Smart Cameras: Great Things Come in Small Packages
Smart cameras have emerged as simpler alternatives to PC-based machine vision systems, and currently represent the largest and fastest growing segment of the vision market. This shift is based primarily on the evolution of CMOS imagers and digital media processing chips. The technological advances have allowed providers of smart cameras to develop and offer extremely small, powerful and low-cost smart cameras that handle the most demanding, high-speed and automatic identification and machine vision inspection tasks.
While PC-based machine vision systems fit complex and centralized multi-camera automation solutions, smart cameras are ideal for distributed point procession applications. Where flexible mounting in space-constrained installations is needed, ease of setup, rugged industrial connectivity, and high reliability are of utmost importance, smart cameras are able to provide solutions that PC-based vision can’t. With technology advancements and increasing demand for affordable machine vision solutions, smart cameras have started expanding into various new industries. Beginning in the automotive industry, smart camera expansion quickly followed into medical device manufacturers, electronics component manufacturers, pharmaceutical producers and consumer goods packaging operations, to name a few. The array of applications has also been growing—from inspection for quality assurance, to gaging, machine and robot guidance, barcode reading, code verification and a host of other applications.
With rapid expansion and adaptation, what are the basic drivers for technology advancements of smart cameras in the industrial world today?
Need For Speed
Smart cameras capture and process complete 2D images. These images can include barcodes, part features and elements surrounding the actual area of interest, and extract data based on thousands of varying pixel elements within the image. This explains why smart cameras have longer processing times, depending on the device and application, compared to PC-based machine vision systems. However, recent advancements in processing technology have enabled faster processing times, now with rates up to 300 parts per second. With this trend, the debate of choosing a smart camera versus a PC-based alternative tends to stop being a decision-making problem for high-speed applications.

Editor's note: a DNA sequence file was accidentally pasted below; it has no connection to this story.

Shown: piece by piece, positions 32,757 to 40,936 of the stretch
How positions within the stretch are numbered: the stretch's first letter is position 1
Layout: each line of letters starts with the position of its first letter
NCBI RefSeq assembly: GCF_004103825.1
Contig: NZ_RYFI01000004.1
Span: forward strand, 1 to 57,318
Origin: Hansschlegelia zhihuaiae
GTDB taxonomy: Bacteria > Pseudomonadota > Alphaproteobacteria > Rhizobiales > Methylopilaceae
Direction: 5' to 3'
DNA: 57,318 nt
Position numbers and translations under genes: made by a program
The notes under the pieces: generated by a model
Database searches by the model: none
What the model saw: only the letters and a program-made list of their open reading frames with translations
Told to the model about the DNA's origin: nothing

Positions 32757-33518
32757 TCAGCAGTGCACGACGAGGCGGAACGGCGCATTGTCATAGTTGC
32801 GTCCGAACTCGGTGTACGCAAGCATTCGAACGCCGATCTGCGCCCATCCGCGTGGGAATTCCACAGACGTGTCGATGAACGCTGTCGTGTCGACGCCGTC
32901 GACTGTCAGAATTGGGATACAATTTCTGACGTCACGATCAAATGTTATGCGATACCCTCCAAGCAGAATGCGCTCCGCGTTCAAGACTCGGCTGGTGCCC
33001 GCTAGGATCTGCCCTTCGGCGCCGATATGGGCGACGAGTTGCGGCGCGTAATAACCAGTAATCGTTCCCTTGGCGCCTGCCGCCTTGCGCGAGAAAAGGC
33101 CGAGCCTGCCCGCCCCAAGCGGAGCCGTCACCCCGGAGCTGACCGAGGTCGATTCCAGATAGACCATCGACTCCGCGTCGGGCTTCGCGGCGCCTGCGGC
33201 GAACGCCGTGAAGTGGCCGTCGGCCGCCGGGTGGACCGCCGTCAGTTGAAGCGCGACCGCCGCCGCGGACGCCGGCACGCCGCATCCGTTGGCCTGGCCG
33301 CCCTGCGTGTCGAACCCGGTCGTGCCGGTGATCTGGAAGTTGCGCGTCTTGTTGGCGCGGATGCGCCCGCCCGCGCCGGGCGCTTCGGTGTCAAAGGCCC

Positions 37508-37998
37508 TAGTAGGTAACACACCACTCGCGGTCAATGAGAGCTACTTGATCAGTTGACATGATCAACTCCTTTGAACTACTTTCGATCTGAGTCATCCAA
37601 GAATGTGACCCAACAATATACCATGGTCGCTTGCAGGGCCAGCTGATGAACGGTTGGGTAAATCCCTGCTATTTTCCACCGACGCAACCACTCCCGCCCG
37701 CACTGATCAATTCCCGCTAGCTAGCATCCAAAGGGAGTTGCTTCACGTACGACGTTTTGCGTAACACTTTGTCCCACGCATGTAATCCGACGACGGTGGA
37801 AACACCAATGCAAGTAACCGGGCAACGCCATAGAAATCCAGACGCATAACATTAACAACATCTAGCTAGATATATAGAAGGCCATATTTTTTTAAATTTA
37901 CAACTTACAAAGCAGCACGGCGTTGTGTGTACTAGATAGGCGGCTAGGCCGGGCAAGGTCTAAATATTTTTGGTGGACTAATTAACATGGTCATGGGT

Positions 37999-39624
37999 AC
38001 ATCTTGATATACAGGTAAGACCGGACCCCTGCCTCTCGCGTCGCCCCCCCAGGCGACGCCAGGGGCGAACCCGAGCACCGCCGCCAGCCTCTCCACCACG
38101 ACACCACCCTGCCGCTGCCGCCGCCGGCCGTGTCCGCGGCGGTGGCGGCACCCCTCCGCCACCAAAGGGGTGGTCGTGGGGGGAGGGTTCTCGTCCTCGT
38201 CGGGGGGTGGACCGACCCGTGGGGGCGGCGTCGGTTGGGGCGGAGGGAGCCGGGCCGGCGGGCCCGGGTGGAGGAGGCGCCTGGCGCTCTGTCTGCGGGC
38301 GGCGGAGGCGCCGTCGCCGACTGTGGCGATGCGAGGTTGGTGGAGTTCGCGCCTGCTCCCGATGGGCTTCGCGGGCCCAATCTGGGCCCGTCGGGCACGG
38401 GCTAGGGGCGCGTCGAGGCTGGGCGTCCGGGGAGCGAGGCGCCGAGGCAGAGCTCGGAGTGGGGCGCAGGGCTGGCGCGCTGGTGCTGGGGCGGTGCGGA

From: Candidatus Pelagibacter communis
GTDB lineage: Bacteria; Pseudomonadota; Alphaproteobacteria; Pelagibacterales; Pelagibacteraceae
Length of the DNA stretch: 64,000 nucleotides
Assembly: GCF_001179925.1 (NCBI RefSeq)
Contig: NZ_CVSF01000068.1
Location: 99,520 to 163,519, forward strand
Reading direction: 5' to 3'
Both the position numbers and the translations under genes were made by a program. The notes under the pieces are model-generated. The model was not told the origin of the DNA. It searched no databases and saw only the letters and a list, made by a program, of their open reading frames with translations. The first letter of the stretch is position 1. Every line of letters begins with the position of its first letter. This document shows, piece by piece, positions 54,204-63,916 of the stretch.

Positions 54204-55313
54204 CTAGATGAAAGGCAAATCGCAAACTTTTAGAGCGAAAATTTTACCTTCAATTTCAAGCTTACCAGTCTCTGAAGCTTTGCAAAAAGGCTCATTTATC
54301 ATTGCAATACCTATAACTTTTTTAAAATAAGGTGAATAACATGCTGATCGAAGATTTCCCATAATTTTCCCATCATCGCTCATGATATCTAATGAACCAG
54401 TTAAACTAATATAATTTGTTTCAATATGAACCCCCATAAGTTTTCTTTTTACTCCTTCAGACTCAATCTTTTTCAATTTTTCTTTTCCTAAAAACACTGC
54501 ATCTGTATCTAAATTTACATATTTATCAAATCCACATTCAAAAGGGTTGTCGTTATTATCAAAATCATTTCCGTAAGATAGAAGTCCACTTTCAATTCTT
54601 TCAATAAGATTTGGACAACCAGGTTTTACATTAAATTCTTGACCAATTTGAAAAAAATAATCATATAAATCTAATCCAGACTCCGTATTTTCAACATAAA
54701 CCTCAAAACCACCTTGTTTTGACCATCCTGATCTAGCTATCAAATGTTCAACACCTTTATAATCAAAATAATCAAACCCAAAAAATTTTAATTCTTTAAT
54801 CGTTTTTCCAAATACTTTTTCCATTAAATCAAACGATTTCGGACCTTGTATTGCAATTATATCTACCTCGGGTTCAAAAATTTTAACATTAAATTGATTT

When considering the purchase of a smart camera, an important consideration to take into account is data communication rate. One main question to ask yourself is: How fast does the smart camera need to communicate inspection data or data-dense images to the outside world?
Some imaging and inspection applications require higher bandwidth than the traditional smart camera RS-232 serial connection could offer. For example, one common data-intensive task is the recording of inspection images, which can be saved for the diagnostic improvement of operations, proof of barcode legibility, or proof of inspection. Smart cameras are now equipped with high-speed USB ports, or 100/1000 BaseT Ethernet ports which can easily transmit these images for storage without impacting overall application speeds. When using Ethernet-based communication in particular, engineers can now take advantage of a variety of built-in protocols. Typical Smart cameras will communicate via Ethernet TCP/IP Sockets, EtherNet/IP, PROFINET, Modbus/TCP, and FTP, as well as as a variety of other newer protocols such as EtherCAT.
In recent years, the speed of image processing and data communication has been a decisive factor for many industrial buyers—the faster the better. Time is of the essence in automated applications, and time savings is one of the main reasons for implementing an automated machine. Smart cameras are now able to deliver this performance, helping companies do more with less and increasing operational output at a lower cost.
Mounting Flexibility and Miniaturization